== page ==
Although you may not know them by name, adults have something similar, they are called stereograms and autostereograms. These are those pictures that trick your eyes by hiding three-dimensional images. If the viewer looks at the image in a certain fashion, one sees a totally different picture than was viewed at first glance. These are the pictures in which one may try to cross their eyes or bring them somewhat out of focus in order to look at the pictures differently. Sometimes, it helps to stand back a bit because ultimately, it’s a matter of perspective. They can take a while to crack, and they can give you a headache. Salvador Dali, the famous surrealist artist, created some impressive stereograms where one’s eyes are tricked. Computer technologies helped to popularize stereograms and autostereograms. They are pretty neat, but as I say, they can give you a headache.
There are also optical illusions like the Ponzo illusion. Now, this is Ponzo, named after Italian psychologist Mario Ponzo, not Charles Ponzi of Ponzimonium fame. A Ponzo illusion is based upon the premise that the human brain estimates an object’s proportions based upon its background. For example, Ponzo showed this phenomenon by drawing two identical lines across a pair of converging lines that looked similar to railroad tracks. The upper line appears longer because our brains interpret the converging sides, or tracks, according to linear perspective as the parallel lines recede into the distance. So, we interpret the upper line as though it were longer than the lower line—despite the fact that these lines are the exact same size.
My point to all of this is that internationally, financial regulators don’t have a clear or full view, a proper perspective if you will, to understand what is really going on with very large financial entities that could, and have, had a profound impact on our world’s economy.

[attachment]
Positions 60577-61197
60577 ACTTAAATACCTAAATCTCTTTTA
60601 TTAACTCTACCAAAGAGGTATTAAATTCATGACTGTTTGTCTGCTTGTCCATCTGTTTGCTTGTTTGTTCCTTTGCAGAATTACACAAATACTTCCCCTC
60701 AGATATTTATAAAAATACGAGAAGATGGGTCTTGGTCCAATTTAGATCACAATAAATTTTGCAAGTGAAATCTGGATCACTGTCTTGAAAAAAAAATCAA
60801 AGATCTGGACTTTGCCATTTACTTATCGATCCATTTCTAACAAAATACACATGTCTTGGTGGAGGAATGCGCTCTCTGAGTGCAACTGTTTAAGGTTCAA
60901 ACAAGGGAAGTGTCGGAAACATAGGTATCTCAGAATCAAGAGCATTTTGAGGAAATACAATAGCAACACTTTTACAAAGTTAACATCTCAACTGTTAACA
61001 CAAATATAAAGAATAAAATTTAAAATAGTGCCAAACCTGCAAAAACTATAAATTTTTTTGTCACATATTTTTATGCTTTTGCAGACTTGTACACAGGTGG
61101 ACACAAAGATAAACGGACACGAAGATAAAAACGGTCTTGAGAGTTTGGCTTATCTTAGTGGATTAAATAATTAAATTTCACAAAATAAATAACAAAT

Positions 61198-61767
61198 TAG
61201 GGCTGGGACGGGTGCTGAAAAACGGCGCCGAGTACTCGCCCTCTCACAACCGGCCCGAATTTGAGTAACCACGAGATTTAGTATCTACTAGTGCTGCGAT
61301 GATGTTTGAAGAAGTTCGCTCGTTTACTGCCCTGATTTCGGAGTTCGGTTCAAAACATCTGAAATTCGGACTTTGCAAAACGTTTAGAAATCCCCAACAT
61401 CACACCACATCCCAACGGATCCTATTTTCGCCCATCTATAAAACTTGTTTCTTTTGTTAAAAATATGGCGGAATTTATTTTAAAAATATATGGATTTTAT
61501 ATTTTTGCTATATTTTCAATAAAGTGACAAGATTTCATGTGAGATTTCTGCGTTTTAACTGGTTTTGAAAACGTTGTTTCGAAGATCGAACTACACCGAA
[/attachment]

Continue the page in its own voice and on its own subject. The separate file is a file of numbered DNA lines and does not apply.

Credit Default Swaps (CDSs) for example, in the United States, and many places around the world, were and to date, remain totally unregulated financial instruments. Estimates are that $55 to $60 trillion in CDSs were, at one time, traded. The insurance giant American International Group (AIG) was leveraged to a massive extent with CDSs. That collateral damage of a financial picture not seen, because it was hidden to regulators, lays all around us now (and, it’s giving a lot of us headaches). Now, we know the extent of their leveraging and their precarious financial positions. Now, we’ve played with perspective. So, are there more of these out there? Perhaps there are. Will there be more of them in the future. For sure there will be if we don’t get a better handle on what is going on that we can’t see in these hidden financial picture puzzles.
I know we are not going to solve this problem while you are here in Washington, D.C. But it is something for us to think about seriously as we all consider what additional actions should be taken to ensure that we are better prepared in the future.
What we can do is continue working together on ensuring that our enforcement efforts give us all a clearer picture. We can work to ensure that we have a view into the hidden things that we might not see at first glance. For example, companies that play one nation’s regulator off of another, or companies who hide financial records from regulators. They simply shouldn’t be allowed to trade in serious markets around the world.
The key to getting a better picture of our markets, of manipulation and ultimately of market participants that can have a huge impact on our economies is in greater coordination and consultation to ensure that we have a clearer view. It will protect consumers from fraud, abuse and manipulation and it will help our financial systems.
Now, I don’t want to suggest that we aren’t on the right path already. We are making progress. In fact, there are 140 current examples where we are working on collaborative international cases. In addition to Ponzi scams, these involve manipulations and attempted manipulation, solicitation practices, and insider dealing. The reason we are all here together is so that we can do even more. We want to be more efficient and effective.
Getting back to those autostereorgrams. There’s a movie called Mallrats where the unfortunate character Willam spends an entire day at the shopping mall trying to see the hidden picture in an autostereogram poster on display. Poor Wiliam, everyone else who walks by the poster can easily discern the picture of a sailboat—even little children. But, we can’t feel too sorry for him, because for all his efforts, he never does the obvious: he never asks a single seer for some assistance in gaining the right perspective. We’re already a step ahead of Willam. We’re here tonight.
Thank you for being here. Thank you for the work that you do—even when there are many who don’t appreciate it. Thank you for your service to consumers.
Last Updated: June 10, 2010